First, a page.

Conservative paper pressured into suspending publication
An underground conservative newspaper at Taylor University was recently pressured into temporarily suspending publication for striking “fear in some students.”
The anonymous paper, called Excalibur, was launched in February by a group of professors as a means to articulate “conservative stances boldy, extensively, and without fear of editorial filter,” according to a copy of the print edition obtained by Campus Reform.
"While our administration did not specifically tell the writers of Excalibur/Res Publica to take their website down, they did make their concerns about the direction of the comments known to them."
“We are Taylor University faculty, staff, and students who heartily affirm the historic orthodox theological doctrines, as expressed in the Apostles creed and other classical ecumenical creeds,” the founders of the publication declared, claiming that the current campus publications “offer insufficient means to counter leftist trends.”
In particular, Excalibur took aim at campus social justice movements, arguing that “a conservative-libertarian approach to race relations is most respectful of racial minorities and holds out the most promise for long term racial justice in this country.”
The publication immediately sparked controversy, with students and alumni objecting to both the authors’ anonymity as well as their stances on current issues
In fact, a March 7 letter addressed to the “faculty behind Excalibur” collected more than 100 signatures and claimed that “in an anonymous publication, the authors have no credibility, however deserving they may be.”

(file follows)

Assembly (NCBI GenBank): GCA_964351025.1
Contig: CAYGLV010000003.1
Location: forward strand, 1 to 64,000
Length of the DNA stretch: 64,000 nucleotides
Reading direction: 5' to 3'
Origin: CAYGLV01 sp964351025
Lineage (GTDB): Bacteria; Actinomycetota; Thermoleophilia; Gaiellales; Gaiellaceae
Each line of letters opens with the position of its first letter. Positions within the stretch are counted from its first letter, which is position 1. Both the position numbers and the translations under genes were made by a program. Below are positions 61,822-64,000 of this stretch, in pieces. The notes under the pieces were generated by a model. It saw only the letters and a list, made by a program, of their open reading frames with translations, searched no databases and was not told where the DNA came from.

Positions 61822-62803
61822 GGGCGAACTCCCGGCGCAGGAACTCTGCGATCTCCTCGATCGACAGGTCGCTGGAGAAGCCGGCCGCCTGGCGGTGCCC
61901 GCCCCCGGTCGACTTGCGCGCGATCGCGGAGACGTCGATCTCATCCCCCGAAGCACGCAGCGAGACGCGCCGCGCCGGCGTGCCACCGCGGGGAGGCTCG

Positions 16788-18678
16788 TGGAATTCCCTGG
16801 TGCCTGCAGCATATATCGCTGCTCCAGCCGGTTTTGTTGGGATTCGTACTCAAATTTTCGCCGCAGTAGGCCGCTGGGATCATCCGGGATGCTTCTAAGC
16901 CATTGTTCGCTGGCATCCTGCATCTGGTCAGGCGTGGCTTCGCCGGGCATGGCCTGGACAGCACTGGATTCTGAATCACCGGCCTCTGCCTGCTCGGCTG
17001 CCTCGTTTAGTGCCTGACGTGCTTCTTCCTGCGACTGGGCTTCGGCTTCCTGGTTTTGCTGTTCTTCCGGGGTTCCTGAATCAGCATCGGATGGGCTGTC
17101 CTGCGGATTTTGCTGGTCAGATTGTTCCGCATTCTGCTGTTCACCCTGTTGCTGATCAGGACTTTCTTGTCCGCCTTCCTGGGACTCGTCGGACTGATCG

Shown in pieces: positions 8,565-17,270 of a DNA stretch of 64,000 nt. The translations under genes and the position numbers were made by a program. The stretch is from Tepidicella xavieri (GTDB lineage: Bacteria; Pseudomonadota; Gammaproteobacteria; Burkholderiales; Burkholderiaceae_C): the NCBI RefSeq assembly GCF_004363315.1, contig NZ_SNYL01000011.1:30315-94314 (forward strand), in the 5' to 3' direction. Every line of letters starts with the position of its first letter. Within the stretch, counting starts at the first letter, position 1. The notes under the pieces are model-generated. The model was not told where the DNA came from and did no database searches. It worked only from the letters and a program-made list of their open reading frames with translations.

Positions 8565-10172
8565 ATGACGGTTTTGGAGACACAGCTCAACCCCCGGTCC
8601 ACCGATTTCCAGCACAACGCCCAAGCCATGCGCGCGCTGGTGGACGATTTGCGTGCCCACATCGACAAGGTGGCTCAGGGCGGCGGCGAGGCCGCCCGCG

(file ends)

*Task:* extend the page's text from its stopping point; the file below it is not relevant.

“In absence of coherence, substantive rationale, or originality, the paper is thus left with no redeeming quality,” the letter stated, offering lengthy responses to several of Excalibur’s articles.
“Rather, this paper has served to deepen fault lines on campus, strike fear in some students, and evoke anger among some parents, students, faculty, and alum,” it added.
According to Inside Higher Ed, University President Paul Lowell Haines expressed similar disdain for the publication, saying the “anonymous and suspect distribution of the publication sowed discord and distrust, hurting members of our community.”
“I am disappointed in the drafters and distributors of Excalibur for their method of addressing these issues, and especially for their lack of foresight and sensitivity regarding how this approach could impact community members, especially those of color,” he continued, saying that “whatever their good intentions, they failed.”
The student newspaper The Echo also joined in the discussion, condemning Excalibur for remaining anonymous.
“Anonymity does not provide adequate means of contact. This, in turn, robs those with counter insight the space to meet with the writer and voice their thoughts,” The Echo’s Editorial Board wrote.
Amid mounting pressure, four professors behind Excalibur revealed their identities and temporarily took down their website.
Director of Media Relations James Garringer confirmed to Campus Reform that “while our administration did not specifically tell the writers of Excalibur/Res Publica to take their website down, they did make their concerns about the direction of the comments known to them,” referring to the comments section on Excalibur’s website.
“They took the site down on a temporary basis and plan to go live again in the days/weeks to come,” he added.
Follow the author of this article on Twitter: @AGockowski